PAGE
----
Galafold (migalastat) increases the activity of alpha-galactosidase A, stabilizes serum biomarkers, and improves heart function in patients with amenable Fabry disease mutations, according to clinical results.
Fabry disease is a rare genetic disorder caused by mutations in the GLA gene — located on the X chromosome — that provides instructions for the production of an enzyme called alpha-galactosidase A (alpha-GAL A). These mutations typically affect the function of alpha-GAL A, leading to the accumulation of a type of fat called globotriaosylceramide (Gb3) in several tissues and organs.
In 2016, Galafold — Amicus Therapeutics‘ oral chaperone-based therapy — was approved in Germany, followed by other European countries, and then by the U.S. in 2018. Unlike traditional enzyme replacement therapies (ERT) in which a faulty enzyme is replaced by a healthy one to compensate for its lack of activity, Galafold binds to dysfunctional forms of alpha-GAL A, stabilizing its structure and partially restoring its activity.
“Unfortunately, because (Galafold) stabilizes the patients’ endogenous alpha‐GAL A, it is not advised for patients with mutations that cause complex enzyme alterations,” the researchers wrote. Therefore, Galafold therapy is only feasible for patients with ‘amenable mutations.’
So far, no significant side effects of Galafold therapy have been reported. However, the treatment’s effectiveness and ability to improve patients’ quality of life are still unclear, because the long-term effects have not been addressed in a proper clinical setting.
In this study, researchers from the University Hospital Würzburg in Germany carried out the first long-term study to assess the effects of one-year treatment of Galafold in patients with amenable Fabry disease mutations.
The prospective, open-label, single-center study was part of the larger prospective HEAL-FABRY (NCT03362164) trial, which was designed to estimate the risks of heart disease, heart failure, and sudden death among patients with Fabry disease.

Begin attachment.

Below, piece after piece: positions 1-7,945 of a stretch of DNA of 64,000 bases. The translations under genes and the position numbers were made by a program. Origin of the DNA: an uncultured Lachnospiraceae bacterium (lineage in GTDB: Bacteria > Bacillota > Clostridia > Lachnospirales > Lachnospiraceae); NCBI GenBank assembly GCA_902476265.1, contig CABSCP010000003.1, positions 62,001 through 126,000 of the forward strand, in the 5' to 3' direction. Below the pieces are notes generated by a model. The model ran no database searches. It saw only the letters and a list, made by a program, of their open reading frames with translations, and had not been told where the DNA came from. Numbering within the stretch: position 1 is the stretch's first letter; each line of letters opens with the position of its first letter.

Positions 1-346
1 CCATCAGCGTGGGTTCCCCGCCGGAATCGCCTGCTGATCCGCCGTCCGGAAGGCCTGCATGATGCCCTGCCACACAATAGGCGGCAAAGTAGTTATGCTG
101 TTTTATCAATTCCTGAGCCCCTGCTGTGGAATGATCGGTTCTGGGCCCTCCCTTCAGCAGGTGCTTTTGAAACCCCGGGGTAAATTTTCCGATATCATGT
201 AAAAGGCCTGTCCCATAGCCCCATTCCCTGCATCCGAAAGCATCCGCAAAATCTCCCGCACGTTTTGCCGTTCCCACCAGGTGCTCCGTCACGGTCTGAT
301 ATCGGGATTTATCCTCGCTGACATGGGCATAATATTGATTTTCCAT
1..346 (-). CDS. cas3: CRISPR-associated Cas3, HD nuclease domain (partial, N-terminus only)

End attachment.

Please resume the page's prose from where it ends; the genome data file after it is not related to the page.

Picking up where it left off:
The study enrolled a total of 21 Fabry disease patients — 15 who had never been treated (naïve) and six who had been treated with ERT before switching to Galafold — with an average age of 51.7 years. From these, 14 completed the one-year follow-up.
After one year of Galafold therapy, patients showed significant improvement in alpha-GAL A activity and decreased heart enlargement associated with Fabry disease. The improvement in alpha-GAL A activity was positively associated with a reduction in heart size, but not with kidney function.
In addition, Galafold treatment decreased the amount of plasma globotriaosylsphingosine — another fat molecule that is considered a hallmark of Fabry disease — in naïve patients and stabilized the levels among those who had been treated with ERT before they switched to Galafold. Serum disease biomarkers remained stable after one year of treatment with Galafold. However, patients’ renal function decreased slightly after one year of treatment.
The “clinical impact of these observations is yet unclear,” the researchers said. “Future studies with larger patient numbers are required to confirm and further clarify these findings.”